Helichrysum and Myth
Helichrysum (Helichrysum italicum, Asteraceae) has various myths attached to it, pertaining to transformation and beauty. One origin myth state that helichrysum, which is derived from the Greek words helios (sun) and chrysos (golden), was once the nymph, Galatea, daughter of Dori and Nereu.1 Galatea loved the shepherd, Aki; however, the cyclops Polyphemus wanted Galatea for himself and killed Aki. Poseidon transformed Aki into a river, the Acis in Sicily. Galatea would sit next to the river Acis crying, and her tears were transformed into helichrysum. Another transformation story has Artemis transform Amaranthus, the prince of Euboea, into helichrysum after an angered Poseidon drowned him.2
Helichrysum was woven into crowns to adorn statues of Apollo and Athena. It is possible that the Greeks believed that Apollo wore immortelle, another name for helichrysum, to remind his supplicants of his immortal nature, but also when he was giving oracles.3 Since other species of helichrysum (H. decorum; H. aureonitens) have been used for entering trance states prior to divination in South Africa,4 the possibility arises that the Delphic Oracle might have used helichrysum in her prophecies. Also known as the Delphic Bee, the helichrysum flowers might have been perceived as a way to connect with the bees themselves as well as being reminiscent of bee pollen.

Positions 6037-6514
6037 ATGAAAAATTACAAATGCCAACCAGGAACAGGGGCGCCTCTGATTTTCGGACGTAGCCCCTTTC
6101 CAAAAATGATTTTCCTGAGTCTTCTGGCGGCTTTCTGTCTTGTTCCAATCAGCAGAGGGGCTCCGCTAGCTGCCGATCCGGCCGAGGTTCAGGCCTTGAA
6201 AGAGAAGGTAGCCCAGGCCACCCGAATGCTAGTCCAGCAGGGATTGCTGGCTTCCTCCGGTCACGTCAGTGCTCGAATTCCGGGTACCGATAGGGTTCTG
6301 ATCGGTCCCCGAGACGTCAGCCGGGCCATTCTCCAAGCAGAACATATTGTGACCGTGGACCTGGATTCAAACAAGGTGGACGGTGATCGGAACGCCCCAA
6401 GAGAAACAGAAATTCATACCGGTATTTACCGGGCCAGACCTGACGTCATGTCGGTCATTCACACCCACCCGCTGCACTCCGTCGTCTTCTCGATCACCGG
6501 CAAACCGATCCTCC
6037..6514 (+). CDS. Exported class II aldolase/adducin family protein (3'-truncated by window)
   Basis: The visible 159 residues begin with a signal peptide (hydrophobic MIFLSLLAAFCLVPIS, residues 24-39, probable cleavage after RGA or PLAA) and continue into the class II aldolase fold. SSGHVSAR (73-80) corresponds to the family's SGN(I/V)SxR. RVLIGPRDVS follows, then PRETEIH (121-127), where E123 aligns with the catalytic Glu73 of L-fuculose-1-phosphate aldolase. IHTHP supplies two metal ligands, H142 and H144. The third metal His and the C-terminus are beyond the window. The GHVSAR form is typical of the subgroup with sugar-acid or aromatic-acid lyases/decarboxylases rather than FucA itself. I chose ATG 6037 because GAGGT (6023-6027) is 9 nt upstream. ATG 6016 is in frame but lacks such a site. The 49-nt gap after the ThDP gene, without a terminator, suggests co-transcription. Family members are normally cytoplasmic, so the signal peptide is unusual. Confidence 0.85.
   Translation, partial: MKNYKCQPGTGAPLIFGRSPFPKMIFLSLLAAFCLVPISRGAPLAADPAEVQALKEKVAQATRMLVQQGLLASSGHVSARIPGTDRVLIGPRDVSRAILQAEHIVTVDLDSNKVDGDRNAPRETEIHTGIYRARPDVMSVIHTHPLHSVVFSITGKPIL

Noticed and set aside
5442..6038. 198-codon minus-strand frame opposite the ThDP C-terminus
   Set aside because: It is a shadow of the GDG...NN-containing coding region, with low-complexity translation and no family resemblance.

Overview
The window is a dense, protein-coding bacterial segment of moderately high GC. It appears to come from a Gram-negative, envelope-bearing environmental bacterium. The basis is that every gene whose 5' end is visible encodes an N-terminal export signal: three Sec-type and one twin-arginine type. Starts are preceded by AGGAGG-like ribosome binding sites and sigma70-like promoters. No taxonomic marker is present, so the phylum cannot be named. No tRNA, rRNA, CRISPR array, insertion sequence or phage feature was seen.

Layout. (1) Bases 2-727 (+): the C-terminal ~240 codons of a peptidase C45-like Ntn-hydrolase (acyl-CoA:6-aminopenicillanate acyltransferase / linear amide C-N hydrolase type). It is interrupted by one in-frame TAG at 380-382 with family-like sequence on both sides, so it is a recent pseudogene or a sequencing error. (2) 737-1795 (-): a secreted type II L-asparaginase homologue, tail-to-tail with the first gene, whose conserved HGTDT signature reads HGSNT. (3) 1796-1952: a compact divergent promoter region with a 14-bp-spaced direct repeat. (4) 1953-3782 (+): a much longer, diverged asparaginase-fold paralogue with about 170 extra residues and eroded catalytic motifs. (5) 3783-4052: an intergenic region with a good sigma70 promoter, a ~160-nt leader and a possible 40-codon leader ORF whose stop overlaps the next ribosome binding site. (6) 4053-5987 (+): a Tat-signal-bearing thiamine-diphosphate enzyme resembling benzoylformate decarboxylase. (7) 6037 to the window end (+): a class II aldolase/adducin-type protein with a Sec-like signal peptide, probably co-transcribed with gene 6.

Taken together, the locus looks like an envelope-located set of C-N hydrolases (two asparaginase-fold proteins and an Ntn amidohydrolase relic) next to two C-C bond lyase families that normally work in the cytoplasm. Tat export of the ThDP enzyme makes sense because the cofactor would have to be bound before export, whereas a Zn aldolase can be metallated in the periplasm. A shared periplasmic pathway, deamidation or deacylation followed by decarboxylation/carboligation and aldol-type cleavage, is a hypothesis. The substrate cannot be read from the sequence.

Athena’s relationship to helichrysum is very tangential. In the Odyssey, she appears to the princess of Phaecea, Nausicaa, in a dream and tells her that she needs to wash her bridal clothes, although Nausicaa was not engaged at the time.5-7 Nausicaa heeds the dream and meets Ulysses, who has been shipwrecked on the island by Poseidon. When Ulysses appears naked, all the maidens with Nausicaa run in terror, but Nausicaa acts the virgin warrior maiden and stands her ground. Ulysses respectfully maintains his distance and explains his plight. To help with his recovery, Nuasicaa provided Ulysses with her golden oil of helichrysum, said to be the secret to her renowned beauty. After using the golden oil, Ulysses regained his vigor and beauty.
For more on helichrysum, please see this article.
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1Helichrysum (immortelle, amaranth, sempreviva, dwarf strawflower) Ηelichrysum Italicum Microphylum. Aegean Herbs website. Accessed March 7, 2022. https://en.aegeanherbs.com/helichrysum.
2Ashley E. Helichrysum for the Wound that Will Not Heal. Scotts Valley, CA: Createspace Independent Publishing Platform; 2016.
3Emmanuel. Immortelle essential oil, symbol of love and sustainability. Soin et Nature website. November 12, 2021. Accessed March 7, 2022. https://blog.soin-et-nature.com/en/immortelle-essential-oil-symbol-of-love-and-sustainability/.
4Sobiecki JF. A review of plants used in divination in southern Africa and their psychoactive effects. South African Humanities. December 2008;20:333-351.
5About Helichrysum Italicum – Immortelle – Healing properties. Novi Dan website. Accessed March 7, 2022. https://novidan.ba/about-helichrysum/#:~:text=According%20to%20a%20Greek%20legend,met%20the%20king's%20daughter%2C%20Nausicaa.
6Frame D. Athena among the Phaeacians. Center for Hellenistic Studies website. November 3, 2020. Accessed March 7, 2022. https://chs.harvard.edu/curated-article/douglas-frame-athena-among-the-phaeacians/.
7Nausicaa. Greek Mythology Link website. Accessed March 7, 2022. http://www.maicar.com/GML/Nausicaa.html.